What I've Learned about Solar & Why It's a Great Time to Enter the Industry

I was given the opportunity to join the Energy Circle team for four months. Since my background was in vastly different industries from the ones that Energy Circle serves, I had the unique opportunity to observe the solar industry from a fresh and unbiased perspective. Though I learned a bit about the industry by utilizing the scholarly research that I’m accustomed to using at school, I learned much more from observation and the interactions during my time at Energy Circle.

How I learned about solar:

  • Kept up to date with the current events that affect solar companies

  • Researched the evolution and predictions of the industry

  • Participated in meetings with Energy Circle clients

  • Assisted in a variety of marketing services for solar contractors

I came to the understanding that right now is the ideal time for solar contractors to enter the market. This conclusion is not an obvious one — let me explain why it makes sense.

Several reliable sources claim that the barriers to entry for solar contractors are medium to low, and steadily decreasing. You do need to have the capital, motivation, a good business plan and a well thought out marketing strategy to truly be a successful solar contractor. However, whether you are currently an HVAC or home performance contractor, or looking to start a business, solar can be an investment that will yield a high return for your company in the long-term.

Solar has advanced quickly — in the past few years, we have watched solar panels shift away from being solely luxury products to something that many homeowners can afford. The government has provided several financial incentives to assist in making solar an obtainable asset for homeowners. Consequently, the market has expanded, providing opportunities for local solar contractors.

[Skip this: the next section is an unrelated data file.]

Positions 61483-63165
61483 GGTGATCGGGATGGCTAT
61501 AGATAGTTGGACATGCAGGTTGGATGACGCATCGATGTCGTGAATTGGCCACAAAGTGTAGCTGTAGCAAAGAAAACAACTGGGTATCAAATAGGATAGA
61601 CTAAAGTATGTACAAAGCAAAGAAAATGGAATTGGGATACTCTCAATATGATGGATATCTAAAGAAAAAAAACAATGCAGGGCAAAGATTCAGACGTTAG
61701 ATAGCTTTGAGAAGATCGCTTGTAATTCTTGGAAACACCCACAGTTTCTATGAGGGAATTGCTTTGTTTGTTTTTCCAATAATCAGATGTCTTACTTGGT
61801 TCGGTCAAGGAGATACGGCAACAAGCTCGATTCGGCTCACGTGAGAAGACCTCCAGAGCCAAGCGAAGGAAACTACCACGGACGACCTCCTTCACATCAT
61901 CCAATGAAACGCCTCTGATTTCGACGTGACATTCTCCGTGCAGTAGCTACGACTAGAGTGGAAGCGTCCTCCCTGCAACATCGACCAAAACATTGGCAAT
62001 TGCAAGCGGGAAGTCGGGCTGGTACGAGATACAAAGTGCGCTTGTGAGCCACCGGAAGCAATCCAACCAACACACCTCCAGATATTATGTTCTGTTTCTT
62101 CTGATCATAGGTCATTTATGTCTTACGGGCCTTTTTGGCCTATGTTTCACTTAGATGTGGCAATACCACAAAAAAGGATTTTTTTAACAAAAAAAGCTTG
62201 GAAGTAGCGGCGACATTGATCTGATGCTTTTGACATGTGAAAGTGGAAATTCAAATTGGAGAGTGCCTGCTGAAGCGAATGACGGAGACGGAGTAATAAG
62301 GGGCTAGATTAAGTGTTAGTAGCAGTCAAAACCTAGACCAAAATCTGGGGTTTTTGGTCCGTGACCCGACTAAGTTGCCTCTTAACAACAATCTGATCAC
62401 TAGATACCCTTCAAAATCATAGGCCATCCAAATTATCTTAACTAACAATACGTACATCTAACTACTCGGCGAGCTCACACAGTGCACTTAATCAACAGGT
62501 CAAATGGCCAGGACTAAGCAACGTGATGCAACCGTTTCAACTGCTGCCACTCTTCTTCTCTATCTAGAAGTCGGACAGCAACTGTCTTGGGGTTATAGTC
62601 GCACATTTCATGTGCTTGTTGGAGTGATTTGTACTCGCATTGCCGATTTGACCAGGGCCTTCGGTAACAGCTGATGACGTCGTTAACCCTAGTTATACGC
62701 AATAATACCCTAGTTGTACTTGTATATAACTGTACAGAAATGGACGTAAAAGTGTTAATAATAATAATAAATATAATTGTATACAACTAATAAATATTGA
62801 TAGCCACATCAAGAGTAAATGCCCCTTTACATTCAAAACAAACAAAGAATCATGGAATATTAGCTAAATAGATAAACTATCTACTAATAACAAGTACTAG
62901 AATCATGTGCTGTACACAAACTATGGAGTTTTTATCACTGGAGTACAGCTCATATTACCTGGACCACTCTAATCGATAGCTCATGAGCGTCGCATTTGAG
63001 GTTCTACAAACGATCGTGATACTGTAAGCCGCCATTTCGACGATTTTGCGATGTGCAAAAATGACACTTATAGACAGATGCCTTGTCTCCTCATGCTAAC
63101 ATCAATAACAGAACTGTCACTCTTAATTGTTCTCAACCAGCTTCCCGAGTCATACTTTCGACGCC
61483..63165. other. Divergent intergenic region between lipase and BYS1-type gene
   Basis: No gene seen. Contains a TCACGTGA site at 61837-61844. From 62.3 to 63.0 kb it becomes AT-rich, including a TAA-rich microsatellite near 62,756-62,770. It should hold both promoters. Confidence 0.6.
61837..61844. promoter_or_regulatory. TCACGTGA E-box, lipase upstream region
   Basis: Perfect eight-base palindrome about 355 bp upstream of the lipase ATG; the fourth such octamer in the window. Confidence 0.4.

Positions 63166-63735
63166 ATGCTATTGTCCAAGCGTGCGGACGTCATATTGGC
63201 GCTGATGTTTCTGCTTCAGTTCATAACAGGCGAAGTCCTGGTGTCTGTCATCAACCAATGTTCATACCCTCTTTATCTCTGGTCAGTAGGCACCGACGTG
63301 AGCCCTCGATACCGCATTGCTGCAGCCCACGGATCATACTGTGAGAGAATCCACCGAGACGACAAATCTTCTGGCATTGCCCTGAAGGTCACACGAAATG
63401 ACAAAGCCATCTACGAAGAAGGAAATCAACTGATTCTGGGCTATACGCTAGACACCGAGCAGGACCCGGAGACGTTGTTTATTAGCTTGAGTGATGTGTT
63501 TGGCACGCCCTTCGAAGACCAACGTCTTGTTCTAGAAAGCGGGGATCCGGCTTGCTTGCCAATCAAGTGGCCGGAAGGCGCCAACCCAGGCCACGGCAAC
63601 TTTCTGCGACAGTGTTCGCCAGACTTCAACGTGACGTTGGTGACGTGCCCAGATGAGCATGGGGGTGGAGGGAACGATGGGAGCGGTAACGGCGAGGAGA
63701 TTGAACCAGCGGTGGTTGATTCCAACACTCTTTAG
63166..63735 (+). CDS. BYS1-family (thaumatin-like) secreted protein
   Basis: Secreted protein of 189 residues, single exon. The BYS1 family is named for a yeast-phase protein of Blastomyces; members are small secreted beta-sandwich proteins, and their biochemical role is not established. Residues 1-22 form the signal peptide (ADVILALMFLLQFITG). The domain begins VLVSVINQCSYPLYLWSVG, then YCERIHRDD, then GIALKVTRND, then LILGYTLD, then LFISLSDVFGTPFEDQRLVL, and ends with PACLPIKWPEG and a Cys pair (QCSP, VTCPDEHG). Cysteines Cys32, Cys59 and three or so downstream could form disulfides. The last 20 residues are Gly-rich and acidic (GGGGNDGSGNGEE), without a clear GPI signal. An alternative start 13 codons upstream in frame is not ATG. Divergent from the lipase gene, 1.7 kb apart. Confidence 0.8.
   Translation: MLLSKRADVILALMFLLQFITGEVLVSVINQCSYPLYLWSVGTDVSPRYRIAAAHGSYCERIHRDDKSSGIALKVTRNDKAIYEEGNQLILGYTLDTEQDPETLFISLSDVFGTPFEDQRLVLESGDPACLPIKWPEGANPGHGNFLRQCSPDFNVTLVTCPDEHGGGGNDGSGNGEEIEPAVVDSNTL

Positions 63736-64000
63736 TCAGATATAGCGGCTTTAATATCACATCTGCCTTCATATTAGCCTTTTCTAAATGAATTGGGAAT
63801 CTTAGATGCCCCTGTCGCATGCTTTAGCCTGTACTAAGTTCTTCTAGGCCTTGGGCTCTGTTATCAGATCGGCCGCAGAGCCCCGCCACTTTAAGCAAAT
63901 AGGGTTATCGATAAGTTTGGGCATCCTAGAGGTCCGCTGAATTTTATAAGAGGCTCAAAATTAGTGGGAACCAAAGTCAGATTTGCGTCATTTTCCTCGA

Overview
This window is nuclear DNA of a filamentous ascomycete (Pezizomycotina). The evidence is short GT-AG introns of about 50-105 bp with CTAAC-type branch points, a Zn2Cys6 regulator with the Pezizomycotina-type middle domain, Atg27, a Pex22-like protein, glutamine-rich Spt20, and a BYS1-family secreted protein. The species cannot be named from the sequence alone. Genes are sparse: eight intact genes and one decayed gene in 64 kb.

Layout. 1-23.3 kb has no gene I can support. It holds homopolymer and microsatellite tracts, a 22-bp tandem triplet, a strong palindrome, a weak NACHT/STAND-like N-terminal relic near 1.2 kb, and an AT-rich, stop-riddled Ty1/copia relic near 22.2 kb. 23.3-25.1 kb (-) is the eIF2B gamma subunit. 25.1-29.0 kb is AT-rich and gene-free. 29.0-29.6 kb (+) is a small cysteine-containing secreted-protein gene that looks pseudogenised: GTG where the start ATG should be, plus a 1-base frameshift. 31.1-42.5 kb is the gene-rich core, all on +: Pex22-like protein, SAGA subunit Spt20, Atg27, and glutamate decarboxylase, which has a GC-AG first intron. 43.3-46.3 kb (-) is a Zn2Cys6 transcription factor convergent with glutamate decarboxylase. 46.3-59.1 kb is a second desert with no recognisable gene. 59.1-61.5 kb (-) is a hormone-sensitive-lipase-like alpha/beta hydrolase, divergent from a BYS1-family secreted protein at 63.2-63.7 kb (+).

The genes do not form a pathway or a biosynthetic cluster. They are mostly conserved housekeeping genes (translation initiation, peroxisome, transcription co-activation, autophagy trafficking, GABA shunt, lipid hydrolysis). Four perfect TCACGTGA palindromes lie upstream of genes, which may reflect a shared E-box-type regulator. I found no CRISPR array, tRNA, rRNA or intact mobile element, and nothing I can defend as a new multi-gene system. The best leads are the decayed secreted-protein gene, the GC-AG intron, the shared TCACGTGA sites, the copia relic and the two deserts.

How did the price of solar come down? Let's look at production:

According to a study called "Does patenting help or hinder open innovation? Evidence from new entrants in the solar industry" conducted by UC Berkeley, we see that the intellectual property of solar manufacturers takes a more temporary form due to the nature of the industry. Similar to the situation that contractors are in, manufacturers do not face high barriers to entry. However, their trade secrets often don’t stay secrets forever. They use their patents and other forms of intellectual property as “bargaining chips” to initiate partnerships with other companies. This collaborative creation has arguably been a key driver in advancing and producing solar technology. Due to this fast innovation, the price of the technology itself has decreased.

Market Share: There is room for local, long-tail solar contractors

Just like in most industries, there are major players that own huge portions of the market share. In many ways, these companies make it harder for the smaller players. This threat is slightly less for solar because the top four companies only account for 4.5% of the entire market share of installers. This includes companies such as SolarCity (Tesla), SunPower and American Solar & Roofing. Not only do they only make up a small portion of market share, but the larger companies face separate difficulties in changing their business plans. Many of these giants have relied on turning a profit by their customers leasing their panels. Currently, many customers are starting to see value in owning their own panels. Consequently, this presents plenty of opportunities that remain for smaller contractors.